Aligning International Work With Institutional Priorities

A key challenge faced by individuals, university departments, and associations involved in international education is to convince institutional leaders of the critical role that their work can play in better fulfilling the overall mission of higher-education institutions. At the same time, campus administrators usually express their frustration about the lack of understanding both on and off campus regarding the extremely difficult challenges associated with the management of complex institutions, which can be characterized as facing unlimited priorities and ideas–one of which is the internationalization agenda–while restricted by resource limitations. All too often, the international agenda is perceived by administrators as one of those ideas which can be labeled as a priority to be addressed in the future when better times arise and more resources become available.

Even within the camp of specialized international education associations, without exception, a common shared goal (or dream?) is to find the key formula that will help each become a more meaningful player. In a way, these associations reflect the frustrations expressed by their members when they, in turn, are unable to gain the attention, interest and, of course, the allocation of resources from institutional decision makers.  At the other end of the spectrum, the working agenda of the so called “presidential associations” or national rectors’ conferences is mostly dominated by tense negotiations with their respective governments either in search of more resources or less regulation, and by advocating on different fronts for more societal recognition of the work done by higher education and for its key role in economic and social development. Again, for them, the international agenda can be considered relatively marginal in light of their daily pressures.

Is there any common ground between international education and institutional priorities? Are there ways to bring together both perspectives?  Is there room for a dialogue between international education associations and higher education presidential associations? That was the topic of the 4th Global Meeting of Associations of Universities (GMAC-IV) organized by the International Association of Universities (IAU) and held last week in New Delhi under the auspices of the Association of Indian Universities (AIU). The organizers of this event were able to bring together more than 60 representatives from both international education associations such as the European Association of International Education (EAIE) and the Association for International Education Administrators (AIEA), and also from national presidential associations such as the American Council on Education (ACE) and the Association of African Universities (AAU). I attended as the representative of the Consortium for North American Higher Education Collaboration (CONAHEC).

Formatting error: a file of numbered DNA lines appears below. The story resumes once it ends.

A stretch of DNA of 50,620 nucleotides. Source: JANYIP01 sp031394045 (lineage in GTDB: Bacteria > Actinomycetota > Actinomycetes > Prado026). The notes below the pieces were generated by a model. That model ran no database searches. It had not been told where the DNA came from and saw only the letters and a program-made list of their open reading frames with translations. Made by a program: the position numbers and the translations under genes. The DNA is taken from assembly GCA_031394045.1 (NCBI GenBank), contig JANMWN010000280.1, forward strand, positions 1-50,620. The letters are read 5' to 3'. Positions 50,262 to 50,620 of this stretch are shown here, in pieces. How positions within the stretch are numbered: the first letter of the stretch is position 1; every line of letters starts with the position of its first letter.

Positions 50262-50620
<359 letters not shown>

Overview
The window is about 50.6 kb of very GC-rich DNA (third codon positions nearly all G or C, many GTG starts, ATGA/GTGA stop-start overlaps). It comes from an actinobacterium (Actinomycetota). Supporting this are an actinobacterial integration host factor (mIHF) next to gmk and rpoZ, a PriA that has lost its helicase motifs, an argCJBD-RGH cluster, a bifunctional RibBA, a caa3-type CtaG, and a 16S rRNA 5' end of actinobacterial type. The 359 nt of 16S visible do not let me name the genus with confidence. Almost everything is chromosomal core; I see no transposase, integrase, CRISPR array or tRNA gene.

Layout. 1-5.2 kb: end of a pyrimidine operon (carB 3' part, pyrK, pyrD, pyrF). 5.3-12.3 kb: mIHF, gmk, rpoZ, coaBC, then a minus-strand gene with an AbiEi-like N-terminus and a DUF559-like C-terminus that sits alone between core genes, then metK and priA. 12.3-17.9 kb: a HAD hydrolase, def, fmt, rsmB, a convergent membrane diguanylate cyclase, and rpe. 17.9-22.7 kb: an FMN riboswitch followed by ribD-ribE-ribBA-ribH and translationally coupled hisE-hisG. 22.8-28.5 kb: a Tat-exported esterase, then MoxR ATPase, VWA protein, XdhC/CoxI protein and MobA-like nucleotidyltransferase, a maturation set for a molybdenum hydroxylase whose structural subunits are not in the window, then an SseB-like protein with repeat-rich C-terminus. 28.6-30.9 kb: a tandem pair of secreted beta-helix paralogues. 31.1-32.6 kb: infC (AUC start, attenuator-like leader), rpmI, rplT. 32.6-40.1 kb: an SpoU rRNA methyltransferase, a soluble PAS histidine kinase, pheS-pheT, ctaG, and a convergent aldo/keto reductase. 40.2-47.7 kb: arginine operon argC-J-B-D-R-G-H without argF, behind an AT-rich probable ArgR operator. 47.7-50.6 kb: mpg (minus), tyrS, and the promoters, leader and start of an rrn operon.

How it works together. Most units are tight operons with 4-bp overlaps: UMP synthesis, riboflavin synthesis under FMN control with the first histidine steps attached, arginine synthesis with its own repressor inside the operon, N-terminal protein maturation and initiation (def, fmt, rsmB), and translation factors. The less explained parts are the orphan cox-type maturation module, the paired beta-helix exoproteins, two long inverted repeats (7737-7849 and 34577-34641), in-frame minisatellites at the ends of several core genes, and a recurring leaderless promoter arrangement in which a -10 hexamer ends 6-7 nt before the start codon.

In New Delhi it was clear that the rhetoric used by the two types of organizations –international ones and national ones–tends to be different. The challenge presented by the organizers was to find common ground. Not an easy task if we consider, to begin with, that internationalization of higher education has different–and often times conflicting–meanings for different stakeholders. At least there is common ground in recognizing the importance of the internationalization of higher education. As expressed by Molly Corbett-Broad, president of the American Council on Education, “the pace of change in the international arena in higher education has grown exponentially, it is increasingly complex, and can’t be ignored any more by institutions and governments.”

And what about the ideal of preparing students with a true sense of global citizenship, able to work within international teams and settings with a refined sense of tolerance and multicultural awareness, capable of speaking multiple languages, and endowed with a sense of both global and local responsibility? As expressed by Eva Egron-Polak, secretary general of IAU, “internationalization must contribute to narrowing gaps, increasing respect and appreciation among people, to expanding opportunities, and to pushing the frontiers of knowledge but in ways that are not detrimental locally or globally, now or in the future.”

Nevertheless, the rationale for and meaning of internationalization of higher education tends to vary in the case of governments, employers, institutional leaders, faculty members, students, and international-education professionals.  It also varies in use and meaning in different parts of the world.